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Identification of targetable kinases in idiopathic pulmonary fibrosis

Abstract

Background

Tyrosine kinase activation plays an important role in the progression of pulmonary fibrosis. In this study, we analyzed the expression of 612 kinase-coding and cancer-related genes using next-generation sequencing to identify potential therapeutic targets for idiopathic pulmonary fibrosis (IPF).

Methods

Thirteen samples from five patients with IPF (Cases 1–5) and eight samples from four patients without IPF (control) were included in this study. Six of the thirteen samples were obtained from different lung segments of a single patient who underwent bilateral pneumonectomy. Gene expression analysis of IPF lung tissue samples (n = 13) and control samples (n = 8) was performed using SureSelect RNA Human Kinome Kit. The expression of the selected genes was further confirmed at the protein level by immunohistochemistry (IHC).

Results

Gene expression analysis revealed a correlation between the gene expression signatures and the degree of fibrosis, as assessed by Ashcroft score. In addition, the expression analysis indicated a stronger heterogeneity among the IPF lung samples than among the control lung samples. In the integrated analysis of the 21 samples, DCLK1 and STK33 were found to be upregulated in IPF lung samples compared to control lung samples. However, the top most upregulated genes were distinct in individual cases. DCLK1, PDK4, and ERBB4 were upregulated in IPF case 1, whereas STK33, PIM2, and SYK were upregulated in IPF case 2. IHC revealed that these proteins were expressed in the epithelial layer of the fibrotic lesions.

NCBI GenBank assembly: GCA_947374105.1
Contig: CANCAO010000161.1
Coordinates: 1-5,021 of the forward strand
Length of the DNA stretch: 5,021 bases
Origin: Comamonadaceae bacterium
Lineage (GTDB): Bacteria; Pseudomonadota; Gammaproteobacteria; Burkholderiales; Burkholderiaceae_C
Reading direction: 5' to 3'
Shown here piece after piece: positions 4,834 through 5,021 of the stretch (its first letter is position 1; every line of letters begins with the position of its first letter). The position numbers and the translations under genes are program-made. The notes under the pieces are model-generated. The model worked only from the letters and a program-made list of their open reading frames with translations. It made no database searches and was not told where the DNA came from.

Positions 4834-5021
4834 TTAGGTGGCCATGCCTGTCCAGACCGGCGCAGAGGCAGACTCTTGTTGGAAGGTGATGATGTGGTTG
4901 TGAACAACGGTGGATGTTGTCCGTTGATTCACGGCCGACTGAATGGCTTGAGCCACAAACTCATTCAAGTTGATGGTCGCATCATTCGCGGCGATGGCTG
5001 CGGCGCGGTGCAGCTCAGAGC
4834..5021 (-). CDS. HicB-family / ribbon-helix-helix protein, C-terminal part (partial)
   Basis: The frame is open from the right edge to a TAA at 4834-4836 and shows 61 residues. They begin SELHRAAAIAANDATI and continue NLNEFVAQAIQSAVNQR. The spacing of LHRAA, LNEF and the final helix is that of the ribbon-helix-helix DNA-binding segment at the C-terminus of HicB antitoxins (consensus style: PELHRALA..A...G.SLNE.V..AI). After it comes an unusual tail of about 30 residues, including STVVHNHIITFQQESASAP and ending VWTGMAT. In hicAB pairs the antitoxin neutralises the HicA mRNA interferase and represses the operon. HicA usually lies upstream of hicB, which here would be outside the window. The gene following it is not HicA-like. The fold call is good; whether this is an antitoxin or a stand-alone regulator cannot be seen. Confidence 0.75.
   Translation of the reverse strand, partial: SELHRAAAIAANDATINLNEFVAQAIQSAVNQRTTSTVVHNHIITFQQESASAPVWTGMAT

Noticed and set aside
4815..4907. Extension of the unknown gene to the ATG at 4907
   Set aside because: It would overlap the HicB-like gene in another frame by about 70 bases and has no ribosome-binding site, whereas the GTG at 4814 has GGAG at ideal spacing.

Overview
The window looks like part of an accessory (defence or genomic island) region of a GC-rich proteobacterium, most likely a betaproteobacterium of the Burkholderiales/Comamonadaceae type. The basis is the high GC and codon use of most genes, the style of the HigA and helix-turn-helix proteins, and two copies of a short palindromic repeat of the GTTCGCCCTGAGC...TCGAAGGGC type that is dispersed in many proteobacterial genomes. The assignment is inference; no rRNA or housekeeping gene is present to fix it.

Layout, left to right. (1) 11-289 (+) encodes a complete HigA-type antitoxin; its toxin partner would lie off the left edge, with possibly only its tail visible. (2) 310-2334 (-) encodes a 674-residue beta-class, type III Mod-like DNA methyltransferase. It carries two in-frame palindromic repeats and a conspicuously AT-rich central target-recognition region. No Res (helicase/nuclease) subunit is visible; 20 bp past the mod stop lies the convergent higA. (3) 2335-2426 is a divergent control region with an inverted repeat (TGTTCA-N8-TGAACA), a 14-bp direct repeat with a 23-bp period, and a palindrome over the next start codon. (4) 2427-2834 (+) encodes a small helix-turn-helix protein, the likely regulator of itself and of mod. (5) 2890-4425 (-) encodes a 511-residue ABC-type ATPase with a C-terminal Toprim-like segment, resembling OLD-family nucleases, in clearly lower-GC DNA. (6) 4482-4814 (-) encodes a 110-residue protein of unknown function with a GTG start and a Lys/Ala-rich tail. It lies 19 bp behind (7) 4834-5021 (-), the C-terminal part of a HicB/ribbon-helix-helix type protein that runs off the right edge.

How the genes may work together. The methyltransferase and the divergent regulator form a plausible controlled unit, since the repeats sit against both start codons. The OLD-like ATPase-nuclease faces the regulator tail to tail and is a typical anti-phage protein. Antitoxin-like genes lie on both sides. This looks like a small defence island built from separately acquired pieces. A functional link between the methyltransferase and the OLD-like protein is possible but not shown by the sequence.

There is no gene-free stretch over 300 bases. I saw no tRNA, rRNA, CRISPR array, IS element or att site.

Conclusions

We performed a comprehensive kinase expression analysis to explore the potential therapeutic targets for IPF. We found that DCLK1 and STK33 may serve as potential candidate targets for molecular targeted therapy of IPF. In addition, PDK4, ERBB4, PIM2, and SYK might also serve as personalized therapeutic targets of IPF. Additional large-scale studies are warranted to develop personalized therapies for patients with IPF.

Background

Idiopathic pulmonary fibrosis (IPF) is a chronic, progressive lung disease that results in fibrotic scarring of the alveolar tissues. Globally, the incidence of IPF is increasing, with approximately 3–9 cases per 100,000 individuals being reported each year [1]. Anti-fibrotic drugs, such as pirfenidone and nintedanib, which suppress disease progression, have been clinically approved for the treatment of IPF [2,3,4,5]. However, the overall survival of IPF patients is low, ranging from 2 to 3 years [6, 7]. Although a few patients with IPF and severe respiratory failure have been treated with lung transplantation [8, 9], strict eligibility criteria and shortage of organ donors often limits transplantation therapy.